The pre-mixed products are composed of various fixed-ratio mixtures, where a percentage of rapid-acting insulin is available for prandial phases, with the remainder of the mixture consisting of a protamine suspension of the insulin analog for basal periods. Insulin-naïve patients on oral antidiabetic drugs were randomized to receive either daily insulin glargine in combination with glimepiride and metformin or twice-daily 70% NPH/30% regular human insulin (70/30) without oral antidiabetic drugs; patients in the glargine subgroup experienced a more pronounced decrease in mean HbA1c from baseline (-1.64 versus -1.31%; p<0.0003), and a greater proportion were able to reach a target HbA1c level of ≤7.0% compared with the 70/30 cohort (31.6 versus 15.0%; p<0.0001).23 In addition to greater efficacy, insulin glargine plus oral antidiabetic drugs were safer, with comparatively fewer mean hypoglycemic episodes per patient per year (4.07 versus 9.87; p<0.0001). This study suggests that there are several components that determine the results of these comparison studies, including the components forming the pre-mixed product, whether or not oral agents are continued, and the aggressiveness of the titration protocols. Other studies have shown an ability for twice-daily doses of biphasic insulin aspart 70/30 (NovoLog Mix 70/30, Novo Nordisk) or biphasic insulin lispro mix 75/25 (Humalog Mix 75/25™, Lilly) plus metformin to ameliorate glucose control and bring more patients to glycemic target compared with once-daily glargine plus metformin.24–26 The nonrandomized and uncontrolled 1-2-3 Study treating 100 patients unable to reach their targets on oral medications with or without basal insulin showed that the addition of biphasic insulin aspart 70/30 to existing oral medications helped achieve glycemic targets through an incremental approach.27 When biphasic insulin aspart 70/30 was used once daily, 41 and 21% of patients reached the ADA and AACE/IDF HbA1c targets of <7.0 and <6.5%, respectively. Twice-daily use saw an increase to 70 and 52%, respectively, and in the proportion of patients requiring thrice-daily administration, 77 and 60% achieved the targets, respectively. Randomization of patients with type 2 diabetes with prior experience with oral antihyperglycemic drugs and insulin injections to receive either biphasic insulin lispro mix 50/50 (Humalog Mix 50/50™, Lilly) three times daily plus metformin or once-daily glargine plus metformin over a 24-week period showed significantly lower mean HbA1c levels for the biphasic insulin lispro 50/50 group (7.1 [0.9] versus 7.5% [1.0%]; p<0.001), indicating improved glycemic control with pre-mixed insulin treatment.28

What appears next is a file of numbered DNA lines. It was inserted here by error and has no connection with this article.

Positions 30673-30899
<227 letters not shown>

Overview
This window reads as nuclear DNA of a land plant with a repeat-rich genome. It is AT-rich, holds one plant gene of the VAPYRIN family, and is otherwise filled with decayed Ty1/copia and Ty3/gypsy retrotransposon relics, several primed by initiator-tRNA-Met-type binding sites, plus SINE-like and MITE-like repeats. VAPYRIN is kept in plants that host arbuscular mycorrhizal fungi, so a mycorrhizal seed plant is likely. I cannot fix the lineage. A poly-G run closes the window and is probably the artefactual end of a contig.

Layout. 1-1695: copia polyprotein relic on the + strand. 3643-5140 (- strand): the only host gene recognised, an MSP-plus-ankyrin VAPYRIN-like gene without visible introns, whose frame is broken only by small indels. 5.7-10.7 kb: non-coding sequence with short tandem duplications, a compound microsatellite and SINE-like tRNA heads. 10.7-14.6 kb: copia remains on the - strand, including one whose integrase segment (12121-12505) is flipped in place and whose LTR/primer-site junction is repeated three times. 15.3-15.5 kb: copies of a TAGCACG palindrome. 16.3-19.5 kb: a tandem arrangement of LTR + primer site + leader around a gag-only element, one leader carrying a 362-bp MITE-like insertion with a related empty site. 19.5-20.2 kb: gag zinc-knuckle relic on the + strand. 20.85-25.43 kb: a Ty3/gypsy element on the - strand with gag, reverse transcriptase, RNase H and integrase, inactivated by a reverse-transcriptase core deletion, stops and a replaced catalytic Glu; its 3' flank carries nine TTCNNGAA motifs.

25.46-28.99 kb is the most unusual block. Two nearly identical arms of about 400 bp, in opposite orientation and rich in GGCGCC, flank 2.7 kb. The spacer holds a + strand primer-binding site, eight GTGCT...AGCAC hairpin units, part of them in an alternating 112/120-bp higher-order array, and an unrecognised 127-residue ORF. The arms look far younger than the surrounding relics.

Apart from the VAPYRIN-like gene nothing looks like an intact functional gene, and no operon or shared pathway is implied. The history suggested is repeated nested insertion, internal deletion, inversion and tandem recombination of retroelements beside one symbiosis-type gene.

Although these studies show an ability for pre-mixed insulin analogs to help patients achieve healthy HbA1c targets, both the total daily insulin use and rate of hypoglycemic events are greater in patients using premixed insulins compared with patients using insulin glargine (see Table 3).
Although the combination therapy of oral antidiabetic drugs and basal insulin can be quite successful in patients possessing sufficient endogenous insulin production to inhibit hepatic glucose production and reduce post-prandial glucose excursions, for many patients the disease will progress to the point at which pancreatic insulin secretion will become insufficient at controlling post-prandial glucose excursions; in these cases, a basal–bolus regimen must be initiated. This therapy, involving multiple daily injections, allows basal insulin to suppress gluconeogenesis between meals and overnight, while prandial (bolus) insulin increases post-prandial glucose levels. Basal–bolus therapy is the recommended approach for insulin intensification,4 as it provides a physiological approach to treating type 2 diabetes. Although it offers a more aggressive insulin regimen that allows for tighter control over glycemic levels for patients who cannot otherwise achieve glycemic control with oral antidiabetic drugs and other insulin-based therapies, basal–bolus therapy is commonly perceived as being too complex. If patients believe the regimen to be too difficult or time-consuming to implement, adherence is likely to be low, leading to treatment failure.
Basal–bolus strategies can be simplified, however. A study by Bergenstal et al. randomized insulin-experienced patients to one of two groups in which they were taught to employ different algorithms in adjusting their insulin doses.29 Both groups used the same algorithm for the adjustment of basal insulin glargine: initial insulin dose was calculated as 50% of the total daily dose prior to randomization, with subsequent doses titrated weekly according to the mean fasting self-monitored blood glucose (SMBG) from the previous three days. The remaining 50% of the total daily insulin dose was used for bolus insulin, and split three ways to cover meals: 50% for the largest meal containing the most carbohydrates, 33% for the mid-sized meal, and 17% for the smallest. Both groups adjusted their bolus insulin dose based on mealtime blood glucose patterns from the previous week. In one group, patients simply adjusted their insulin units depending on the mealtime dose and the blood glucose values of the previous week. In the other group, patients were taught to count carbohydrates and to use an insulin-to-carbohydrate ratio to adjust their insulin based on the carbohydrates to be eaten at each meal (see Table 4). After 24 weeks, the percentage of patients in these two treatment algorithms achieving HbA1c <7.0% were 73.0 and 69.2%, respectively (p=0.70). The demonstrated effectiveness of these two options in managing mealtime insulin doses may therefore increase the willingness of patients and clinicians alike to undertake basal–bolus insulin therapy in order to achieve optimal glucose control.